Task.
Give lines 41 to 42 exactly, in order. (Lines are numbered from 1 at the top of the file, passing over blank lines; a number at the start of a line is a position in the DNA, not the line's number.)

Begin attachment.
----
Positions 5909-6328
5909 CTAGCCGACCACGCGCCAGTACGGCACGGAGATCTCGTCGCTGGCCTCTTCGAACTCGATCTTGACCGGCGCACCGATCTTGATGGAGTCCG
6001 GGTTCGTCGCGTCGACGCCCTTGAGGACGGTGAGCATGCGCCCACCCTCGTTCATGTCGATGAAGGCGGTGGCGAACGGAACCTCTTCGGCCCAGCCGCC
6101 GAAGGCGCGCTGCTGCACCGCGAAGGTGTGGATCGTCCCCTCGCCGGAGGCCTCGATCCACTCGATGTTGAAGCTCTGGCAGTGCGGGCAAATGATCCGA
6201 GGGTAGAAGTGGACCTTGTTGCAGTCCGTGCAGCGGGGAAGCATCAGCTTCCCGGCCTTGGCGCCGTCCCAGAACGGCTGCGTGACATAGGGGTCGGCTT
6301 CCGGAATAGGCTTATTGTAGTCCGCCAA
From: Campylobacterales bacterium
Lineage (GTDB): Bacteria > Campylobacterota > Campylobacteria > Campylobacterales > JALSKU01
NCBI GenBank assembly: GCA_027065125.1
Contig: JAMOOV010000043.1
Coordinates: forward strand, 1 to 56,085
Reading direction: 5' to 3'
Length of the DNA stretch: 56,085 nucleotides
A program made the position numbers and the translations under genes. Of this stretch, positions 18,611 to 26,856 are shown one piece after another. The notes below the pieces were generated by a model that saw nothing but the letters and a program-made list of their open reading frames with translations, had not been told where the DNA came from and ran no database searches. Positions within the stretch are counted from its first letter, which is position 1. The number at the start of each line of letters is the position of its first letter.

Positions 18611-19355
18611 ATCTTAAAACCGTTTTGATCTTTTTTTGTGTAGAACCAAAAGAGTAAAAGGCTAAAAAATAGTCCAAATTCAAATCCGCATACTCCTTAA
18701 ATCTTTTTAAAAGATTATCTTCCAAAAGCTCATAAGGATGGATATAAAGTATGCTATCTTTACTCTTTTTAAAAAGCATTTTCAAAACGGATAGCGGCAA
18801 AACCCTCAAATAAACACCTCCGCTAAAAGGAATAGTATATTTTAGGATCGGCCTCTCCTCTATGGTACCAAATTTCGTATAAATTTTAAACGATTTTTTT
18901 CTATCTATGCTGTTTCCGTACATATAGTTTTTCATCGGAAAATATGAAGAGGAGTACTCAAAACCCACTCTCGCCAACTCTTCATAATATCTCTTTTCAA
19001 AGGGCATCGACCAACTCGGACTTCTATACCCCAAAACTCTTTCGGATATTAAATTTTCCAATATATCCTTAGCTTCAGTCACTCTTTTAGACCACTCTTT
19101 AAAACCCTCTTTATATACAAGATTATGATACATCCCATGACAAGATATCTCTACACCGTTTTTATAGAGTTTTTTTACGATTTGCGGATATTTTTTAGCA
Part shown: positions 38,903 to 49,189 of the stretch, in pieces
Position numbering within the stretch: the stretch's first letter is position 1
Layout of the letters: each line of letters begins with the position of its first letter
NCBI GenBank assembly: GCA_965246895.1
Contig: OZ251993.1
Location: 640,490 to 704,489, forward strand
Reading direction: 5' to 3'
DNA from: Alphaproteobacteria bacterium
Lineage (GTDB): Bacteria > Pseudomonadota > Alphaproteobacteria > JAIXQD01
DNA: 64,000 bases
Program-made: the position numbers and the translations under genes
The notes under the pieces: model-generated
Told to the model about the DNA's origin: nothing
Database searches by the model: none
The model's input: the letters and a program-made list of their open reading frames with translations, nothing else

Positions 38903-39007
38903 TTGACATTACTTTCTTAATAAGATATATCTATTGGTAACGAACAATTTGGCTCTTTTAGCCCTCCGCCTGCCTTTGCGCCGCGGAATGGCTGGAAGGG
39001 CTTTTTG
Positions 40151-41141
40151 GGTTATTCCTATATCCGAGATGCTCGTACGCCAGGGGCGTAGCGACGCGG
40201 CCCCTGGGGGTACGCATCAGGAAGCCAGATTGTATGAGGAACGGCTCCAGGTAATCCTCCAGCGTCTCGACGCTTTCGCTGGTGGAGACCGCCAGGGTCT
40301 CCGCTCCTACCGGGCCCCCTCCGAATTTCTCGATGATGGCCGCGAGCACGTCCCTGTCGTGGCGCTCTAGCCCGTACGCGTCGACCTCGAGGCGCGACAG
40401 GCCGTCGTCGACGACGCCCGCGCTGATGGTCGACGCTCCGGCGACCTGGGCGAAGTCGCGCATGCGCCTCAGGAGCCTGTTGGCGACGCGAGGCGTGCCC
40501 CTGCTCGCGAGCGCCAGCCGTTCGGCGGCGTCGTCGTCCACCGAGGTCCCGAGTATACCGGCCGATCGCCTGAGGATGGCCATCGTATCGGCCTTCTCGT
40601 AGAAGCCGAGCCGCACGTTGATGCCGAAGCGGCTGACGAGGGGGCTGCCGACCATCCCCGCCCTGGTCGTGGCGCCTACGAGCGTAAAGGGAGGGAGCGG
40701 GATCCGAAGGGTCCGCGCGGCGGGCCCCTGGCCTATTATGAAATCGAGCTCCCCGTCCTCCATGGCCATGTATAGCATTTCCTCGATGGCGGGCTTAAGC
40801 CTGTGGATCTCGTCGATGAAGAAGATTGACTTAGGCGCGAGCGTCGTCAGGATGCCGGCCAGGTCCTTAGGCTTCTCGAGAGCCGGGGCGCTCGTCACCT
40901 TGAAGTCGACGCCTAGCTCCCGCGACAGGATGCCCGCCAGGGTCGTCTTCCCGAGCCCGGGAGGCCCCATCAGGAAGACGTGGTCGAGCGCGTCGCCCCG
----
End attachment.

40151 GGTTATTCCTATATCCGAGATGCTCGTACGCCAGGGGCGTAGCGACGCGG
40201 CCCCTGGGGGTACGCATCAGGAAGCCAGATTGTATGAGGAACGGCTCCAGGTAATCCTCCAGCGTCTCGACGCTTTCGCTGGTGGAGACCGCCAGGGTCT